Strategies to Select the Right Medical School to Attend
Create a spreadsheet and rank schools if you’re having a hard time choosing between multiple institutions.
IF YOU HAVE interviewed at multiple medical schools and the acceptances are coming your way, you are now faced with weighing the pros and cons of each school. Every applicant uses various criteria to choose a program, and you have to determine which are the most relevant to you.
Let’s take a look at how to navigate the many considerations.
• Cost: Cost is a common consideration. For some, the principal factor may be comparing the cost of attending a private school with that of a state school. The tuition alone can be staggering, let alone the cost of living in a city such as New York or San Francisco. And don’t forget the cost of traveling back and forth from your hometown.)
This decision is highly personal and depends on such factors as scholarships, family finances and projected future earnings.
• Personal relationships: Perhaps you need to stay close to an aging parent with failing health, or you have a partner who can’t move to another city. Some of these relationships will thrive at a distance, while others will wilt.
Consider how your loved ones will deal with the extraordinary amount of time required for your studies. If the time commitment has already been a problem, don’t underestimate how the problem will increase when you’re in medical school.
For the foreseeable future, the time demands will only grow. There’s tremendous benefit in being with someone who can be happy on their own when you are busy.
Perhaps your loved one got accepted at only one medical school, and you have various options. Can the relationship last until you are both in clerkships, when each of you can take rotations in the other’s hospital?
Relationships can be difficult under the best of circumstances. That said, my physician friends and I believe that marrying the right person is more important than where you go to medical school. If you have a solid relationship now, do your best to preserve it.
• Status and history: For some, the pedigree of a school may be the most important consideration. Perhaps one of your parents attended – or wanted to attend – a particular school. There is nothing wrong with placing a high value on these reasons, but be sure to consider if the school is truly a good fit for you.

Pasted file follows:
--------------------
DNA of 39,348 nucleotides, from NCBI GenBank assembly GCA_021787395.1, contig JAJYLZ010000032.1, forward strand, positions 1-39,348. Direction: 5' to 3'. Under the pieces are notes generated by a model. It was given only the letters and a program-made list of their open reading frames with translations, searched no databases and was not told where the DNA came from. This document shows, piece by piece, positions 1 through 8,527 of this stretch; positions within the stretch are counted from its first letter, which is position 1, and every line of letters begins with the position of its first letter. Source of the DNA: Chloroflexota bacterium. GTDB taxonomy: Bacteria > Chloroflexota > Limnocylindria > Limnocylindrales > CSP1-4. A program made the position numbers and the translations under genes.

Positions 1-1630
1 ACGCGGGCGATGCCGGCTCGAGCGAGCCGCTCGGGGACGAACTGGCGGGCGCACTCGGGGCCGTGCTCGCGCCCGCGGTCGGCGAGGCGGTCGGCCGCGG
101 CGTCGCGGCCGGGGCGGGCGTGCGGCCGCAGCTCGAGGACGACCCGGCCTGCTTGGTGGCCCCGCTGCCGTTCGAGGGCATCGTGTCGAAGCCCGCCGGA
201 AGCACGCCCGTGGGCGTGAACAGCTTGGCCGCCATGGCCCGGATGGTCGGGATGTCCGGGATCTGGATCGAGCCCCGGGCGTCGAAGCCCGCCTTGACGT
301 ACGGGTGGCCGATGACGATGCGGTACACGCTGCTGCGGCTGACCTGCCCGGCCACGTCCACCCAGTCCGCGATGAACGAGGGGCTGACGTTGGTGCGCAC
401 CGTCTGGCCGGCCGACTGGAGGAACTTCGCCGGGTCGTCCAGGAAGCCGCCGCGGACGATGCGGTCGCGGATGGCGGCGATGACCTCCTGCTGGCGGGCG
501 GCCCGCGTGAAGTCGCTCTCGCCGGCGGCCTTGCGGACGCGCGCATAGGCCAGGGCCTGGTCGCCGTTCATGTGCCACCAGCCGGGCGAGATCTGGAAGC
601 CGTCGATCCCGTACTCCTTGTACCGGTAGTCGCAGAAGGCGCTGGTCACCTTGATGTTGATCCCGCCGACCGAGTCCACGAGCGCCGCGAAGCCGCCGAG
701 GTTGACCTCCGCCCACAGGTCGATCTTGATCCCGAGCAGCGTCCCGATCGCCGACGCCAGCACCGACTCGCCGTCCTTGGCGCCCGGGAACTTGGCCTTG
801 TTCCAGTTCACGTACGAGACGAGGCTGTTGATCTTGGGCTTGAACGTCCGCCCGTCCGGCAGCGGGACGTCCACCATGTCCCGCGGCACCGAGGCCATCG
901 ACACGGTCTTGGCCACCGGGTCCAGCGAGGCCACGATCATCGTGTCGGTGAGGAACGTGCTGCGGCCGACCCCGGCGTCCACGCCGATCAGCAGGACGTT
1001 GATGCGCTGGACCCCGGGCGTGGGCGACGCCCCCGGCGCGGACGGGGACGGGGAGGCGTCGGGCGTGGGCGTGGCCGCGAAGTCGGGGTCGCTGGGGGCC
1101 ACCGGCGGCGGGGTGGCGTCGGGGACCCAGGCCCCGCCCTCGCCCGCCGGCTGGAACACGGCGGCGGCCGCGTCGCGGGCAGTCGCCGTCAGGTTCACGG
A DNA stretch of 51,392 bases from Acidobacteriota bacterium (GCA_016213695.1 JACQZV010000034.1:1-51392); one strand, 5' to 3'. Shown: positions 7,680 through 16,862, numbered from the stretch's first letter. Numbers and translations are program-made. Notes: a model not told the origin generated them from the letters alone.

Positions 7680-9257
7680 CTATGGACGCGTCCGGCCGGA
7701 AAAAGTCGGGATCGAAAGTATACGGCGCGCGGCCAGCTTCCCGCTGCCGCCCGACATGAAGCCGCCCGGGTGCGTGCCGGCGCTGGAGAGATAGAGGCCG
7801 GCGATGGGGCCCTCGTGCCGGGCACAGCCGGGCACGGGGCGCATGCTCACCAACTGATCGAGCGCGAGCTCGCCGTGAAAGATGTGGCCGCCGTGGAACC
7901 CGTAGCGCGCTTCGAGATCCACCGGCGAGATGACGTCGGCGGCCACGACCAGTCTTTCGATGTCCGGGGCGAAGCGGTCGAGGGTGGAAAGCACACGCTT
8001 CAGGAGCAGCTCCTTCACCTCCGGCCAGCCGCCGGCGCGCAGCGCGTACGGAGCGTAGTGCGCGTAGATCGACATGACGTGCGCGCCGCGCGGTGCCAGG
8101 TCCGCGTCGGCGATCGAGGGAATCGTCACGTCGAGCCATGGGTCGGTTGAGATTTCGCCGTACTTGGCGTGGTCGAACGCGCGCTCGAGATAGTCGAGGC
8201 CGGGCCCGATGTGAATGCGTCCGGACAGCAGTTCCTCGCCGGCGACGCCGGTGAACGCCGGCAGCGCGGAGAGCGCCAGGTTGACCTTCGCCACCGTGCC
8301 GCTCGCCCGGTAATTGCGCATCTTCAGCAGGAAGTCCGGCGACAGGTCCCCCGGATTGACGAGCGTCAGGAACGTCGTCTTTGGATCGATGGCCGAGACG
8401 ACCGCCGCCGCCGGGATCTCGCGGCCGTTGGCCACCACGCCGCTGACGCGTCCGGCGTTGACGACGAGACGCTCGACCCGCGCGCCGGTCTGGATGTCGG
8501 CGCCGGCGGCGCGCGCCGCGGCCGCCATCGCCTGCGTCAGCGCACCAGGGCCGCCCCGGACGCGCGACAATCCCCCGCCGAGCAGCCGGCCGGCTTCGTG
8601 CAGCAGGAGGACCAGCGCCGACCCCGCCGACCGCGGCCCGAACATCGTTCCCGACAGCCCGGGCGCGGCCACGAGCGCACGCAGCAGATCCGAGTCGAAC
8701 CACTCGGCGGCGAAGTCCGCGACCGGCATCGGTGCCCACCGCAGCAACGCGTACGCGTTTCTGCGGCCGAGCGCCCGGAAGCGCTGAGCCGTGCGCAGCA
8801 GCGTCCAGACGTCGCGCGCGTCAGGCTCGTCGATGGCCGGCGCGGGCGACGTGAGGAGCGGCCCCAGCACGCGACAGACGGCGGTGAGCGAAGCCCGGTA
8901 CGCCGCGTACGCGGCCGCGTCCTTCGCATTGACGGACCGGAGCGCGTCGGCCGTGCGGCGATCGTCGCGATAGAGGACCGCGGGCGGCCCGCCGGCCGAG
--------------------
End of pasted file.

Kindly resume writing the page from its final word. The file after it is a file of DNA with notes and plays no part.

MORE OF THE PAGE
Some say that the status of the school is an advantage when you are applying for residency, assuming your United States Medical Licensing Examination scores and other performance markers are all equal. Most students expect older established schools to have great influence and networking power, but don’t underestimate what newer schools are doing to advocate on behalf of their students.
If you’re considering a new medical school, you may be wondering about the risks. If the school is so new that it cannot produce its board pass rate or demonstrate residency match results, there is some risk. However, my observation is that pioneer students want to prove themselves, and they do very well.
Generally, you will get greater personal attention and support in a new school and the faculty will expend greater effort to validate their curricular preparation.
• Match results: Outcomes of the match and the entire process of career advising are critical aspects to explore. Competition for residency slots has become more challenging as the number of graduates increases every year. Only primary care residencies have grown in recent years and this does not appear likely to change under the current federal regulations.
Make career mentoring a top priority in picking your school. Asking how many students went through the Supplemental Offer and Acceptance Program – abbreviated SOAP – in the past few years could be enlightening. SOAP is the process similar to a rematch for those who did not match with a residency program initially ranked.
Ask this question after you are accepted to a medical school, as you don’t want to inadvertently touch a nerve. Senior students are likely to know through the grapevine about the prior year’s SOAP results and might be willing to tell you.
It is hard to tell precisely how pleased students are with their match. Students are no longer required to disclose their first, second and third choices to faculty, and most schools would not even ask. Newer or smaller programs that are closely connected with their students may still receive this information voluntarily from residency applicants, which helps with future advising.
• The right fit: My final thoughts on medical school selection are: How do you feel about the program? How happy are the students? Does the teaching style fit with what you need to do your best?
Some students love freedom to explore, while others need very specific structure and clarity. Some schools may have more of an active political agenda that challenges the current health care model and, thus, attracts students of a similar mindset. Other schools may see that as a distraction and prefer to focus on the basics.
You may wish to add more criteria as you dive into the selection process. If the entire process feels overwhelming, create a large spreadsheet and rank each category from one to five. This exercise may help you see the medical school that best fits your needs.